Jordan issues plea for continuation of donor programmes to Syrian refugee camps
Jordanian Prime Minister Omar Al Razzaz made a public plea on Wednesday to international donors to continue supporting Syrian refugee camps established in Jordan. Jordanian Prime Minister acknowledged that most refugees have not returned to their homes despite progress has been made by the Syrian government and Russian forces in reclaiming territories previously surrendered at the hands of the Islamic State in Iraq and Syria (ISIS).
Prime Minister Razzaz supported during an international donor meeting that his country will need at least $2.4 billion in financial aid for the year 2019, to satisfy temporary refugee accommodation requirements. According to U.N. authorities, only 10.000 refugees have left from Jordan’s encampments and returned back to Syria. Jordan currently provides shelters to more than 1.3 million Syrians, who successfully fled to the neighbouring state upon the successful opening of the Nassib-Jaber border crossing in October 2018 by the Syrian army. The Jordanian Prime Minister cited many reasons for growing unwillingness of Syrian refugees to return to their homeland including among others the destitute conditions in war-torn cities, fears of imprisonment and forced military conscription.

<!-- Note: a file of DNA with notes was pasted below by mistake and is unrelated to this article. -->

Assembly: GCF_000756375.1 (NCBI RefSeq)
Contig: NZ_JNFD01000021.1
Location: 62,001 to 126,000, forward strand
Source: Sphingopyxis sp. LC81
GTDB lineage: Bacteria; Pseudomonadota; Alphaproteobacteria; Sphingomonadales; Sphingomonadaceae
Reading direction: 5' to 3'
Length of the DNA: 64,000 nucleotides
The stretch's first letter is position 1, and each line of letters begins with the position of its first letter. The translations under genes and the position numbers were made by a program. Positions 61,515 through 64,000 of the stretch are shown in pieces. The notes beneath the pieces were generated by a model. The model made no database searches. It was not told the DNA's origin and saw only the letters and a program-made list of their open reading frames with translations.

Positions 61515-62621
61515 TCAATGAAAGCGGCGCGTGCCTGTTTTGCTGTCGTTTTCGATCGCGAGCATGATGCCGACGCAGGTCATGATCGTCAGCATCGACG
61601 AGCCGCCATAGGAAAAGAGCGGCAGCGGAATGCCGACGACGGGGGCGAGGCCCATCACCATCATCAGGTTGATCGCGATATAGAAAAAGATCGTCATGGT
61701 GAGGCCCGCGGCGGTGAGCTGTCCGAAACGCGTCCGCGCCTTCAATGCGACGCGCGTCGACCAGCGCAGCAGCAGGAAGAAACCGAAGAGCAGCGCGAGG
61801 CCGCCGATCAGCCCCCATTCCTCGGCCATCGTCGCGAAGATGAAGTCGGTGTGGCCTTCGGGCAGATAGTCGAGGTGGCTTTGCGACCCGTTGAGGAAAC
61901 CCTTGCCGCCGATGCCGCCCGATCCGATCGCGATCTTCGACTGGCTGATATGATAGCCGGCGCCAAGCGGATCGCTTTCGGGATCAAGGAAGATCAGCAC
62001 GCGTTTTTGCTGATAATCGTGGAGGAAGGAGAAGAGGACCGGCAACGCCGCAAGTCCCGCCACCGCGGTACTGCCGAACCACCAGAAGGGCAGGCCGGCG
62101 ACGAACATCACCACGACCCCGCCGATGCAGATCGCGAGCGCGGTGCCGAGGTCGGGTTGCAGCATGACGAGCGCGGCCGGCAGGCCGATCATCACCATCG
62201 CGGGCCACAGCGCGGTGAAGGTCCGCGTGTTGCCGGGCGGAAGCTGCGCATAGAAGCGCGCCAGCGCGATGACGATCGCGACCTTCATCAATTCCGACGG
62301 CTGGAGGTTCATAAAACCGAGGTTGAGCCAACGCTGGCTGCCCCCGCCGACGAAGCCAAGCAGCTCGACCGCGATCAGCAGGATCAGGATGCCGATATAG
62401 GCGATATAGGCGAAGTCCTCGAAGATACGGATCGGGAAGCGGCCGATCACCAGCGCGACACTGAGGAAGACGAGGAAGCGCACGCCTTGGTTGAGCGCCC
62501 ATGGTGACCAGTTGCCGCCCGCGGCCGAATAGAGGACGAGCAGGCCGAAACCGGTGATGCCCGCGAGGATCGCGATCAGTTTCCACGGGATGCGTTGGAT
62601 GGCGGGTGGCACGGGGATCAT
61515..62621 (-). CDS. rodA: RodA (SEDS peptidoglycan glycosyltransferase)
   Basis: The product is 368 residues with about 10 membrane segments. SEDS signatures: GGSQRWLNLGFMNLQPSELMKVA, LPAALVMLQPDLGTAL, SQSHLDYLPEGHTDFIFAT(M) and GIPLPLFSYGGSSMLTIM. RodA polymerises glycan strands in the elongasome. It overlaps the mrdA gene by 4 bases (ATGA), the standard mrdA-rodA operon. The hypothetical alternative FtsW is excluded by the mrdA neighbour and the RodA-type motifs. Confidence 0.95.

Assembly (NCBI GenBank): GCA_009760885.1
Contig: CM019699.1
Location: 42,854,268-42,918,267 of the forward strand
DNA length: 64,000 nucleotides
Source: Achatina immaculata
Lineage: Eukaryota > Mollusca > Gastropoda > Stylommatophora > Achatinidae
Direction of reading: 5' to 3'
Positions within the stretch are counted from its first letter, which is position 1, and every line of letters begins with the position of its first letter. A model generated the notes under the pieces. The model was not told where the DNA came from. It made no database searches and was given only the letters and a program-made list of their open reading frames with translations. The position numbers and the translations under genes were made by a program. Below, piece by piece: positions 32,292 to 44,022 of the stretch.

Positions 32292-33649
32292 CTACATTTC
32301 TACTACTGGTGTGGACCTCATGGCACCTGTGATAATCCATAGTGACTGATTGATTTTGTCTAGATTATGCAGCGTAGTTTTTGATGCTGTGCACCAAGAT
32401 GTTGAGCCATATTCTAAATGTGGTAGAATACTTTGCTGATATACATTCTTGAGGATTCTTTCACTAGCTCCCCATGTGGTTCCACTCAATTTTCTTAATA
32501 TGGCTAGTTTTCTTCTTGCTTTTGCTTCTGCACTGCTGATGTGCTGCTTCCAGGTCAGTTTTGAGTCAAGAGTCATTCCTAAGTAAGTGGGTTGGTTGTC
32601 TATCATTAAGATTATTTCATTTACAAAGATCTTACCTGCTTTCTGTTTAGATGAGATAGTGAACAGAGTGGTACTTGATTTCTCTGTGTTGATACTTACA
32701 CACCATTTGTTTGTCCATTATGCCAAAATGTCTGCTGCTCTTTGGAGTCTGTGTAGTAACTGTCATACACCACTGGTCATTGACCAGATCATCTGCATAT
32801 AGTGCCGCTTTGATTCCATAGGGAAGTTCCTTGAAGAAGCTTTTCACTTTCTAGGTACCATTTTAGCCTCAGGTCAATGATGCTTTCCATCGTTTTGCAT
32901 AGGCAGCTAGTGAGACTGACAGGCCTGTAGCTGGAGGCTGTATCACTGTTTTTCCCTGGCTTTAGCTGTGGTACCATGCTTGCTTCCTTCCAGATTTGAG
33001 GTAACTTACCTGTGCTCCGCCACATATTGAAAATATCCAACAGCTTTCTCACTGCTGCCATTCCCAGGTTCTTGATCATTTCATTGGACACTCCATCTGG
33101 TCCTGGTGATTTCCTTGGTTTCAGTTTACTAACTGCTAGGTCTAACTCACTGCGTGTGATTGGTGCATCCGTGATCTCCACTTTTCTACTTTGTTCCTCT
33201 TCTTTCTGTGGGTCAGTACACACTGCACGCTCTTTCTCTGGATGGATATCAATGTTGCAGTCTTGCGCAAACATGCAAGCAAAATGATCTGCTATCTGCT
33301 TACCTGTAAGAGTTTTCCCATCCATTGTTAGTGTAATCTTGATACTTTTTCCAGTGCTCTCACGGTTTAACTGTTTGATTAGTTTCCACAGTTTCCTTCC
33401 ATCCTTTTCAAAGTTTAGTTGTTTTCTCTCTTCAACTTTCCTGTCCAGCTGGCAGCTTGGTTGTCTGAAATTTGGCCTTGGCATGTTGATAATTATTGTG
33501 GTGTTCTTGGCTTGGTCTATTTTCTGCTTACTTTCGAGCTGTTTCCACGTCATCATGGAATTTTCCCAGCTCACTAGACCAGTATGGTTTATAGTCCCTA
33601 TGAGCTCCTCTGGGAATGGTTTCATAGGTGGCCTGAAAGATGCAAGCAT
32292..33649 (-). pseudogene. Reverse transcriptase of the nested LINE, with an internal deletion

In his message to international donors, Prime Minister Razzaz underscored he compassion for growing donor fatigue to sustain people afflicted from the protracted civil war in Syria but still, this assistance is invaluable in keeping the Jordanian kingdom afloat. The Jordanian Prime Minister endorsed the viewpoint that had it not been for donors, the kingdom would have already been immersed into a domino crisis – instigated by a transfer of insecurity conditions from Syria to Jordan.
For his part, the U.N. Humanitarian Aid Coordinator Anders Pedersen acknowledged that Jordan has already received since 2015 more than $6 billion from donor programmes and these largely contributed to the kingdom’s resilience. According to U.N. estimations, Jordan last year received more than $1.6 billion in aid to cover humanitarian needs of Syrian refugees. The situation is expected to worsen in coming years, given that the kingdom has already been supervised by an International Monetary Fund (IMF) bailout programme, to recover a public debt of $40 billion, which reflects almost 95% of the country’s gross domestic product (GDP).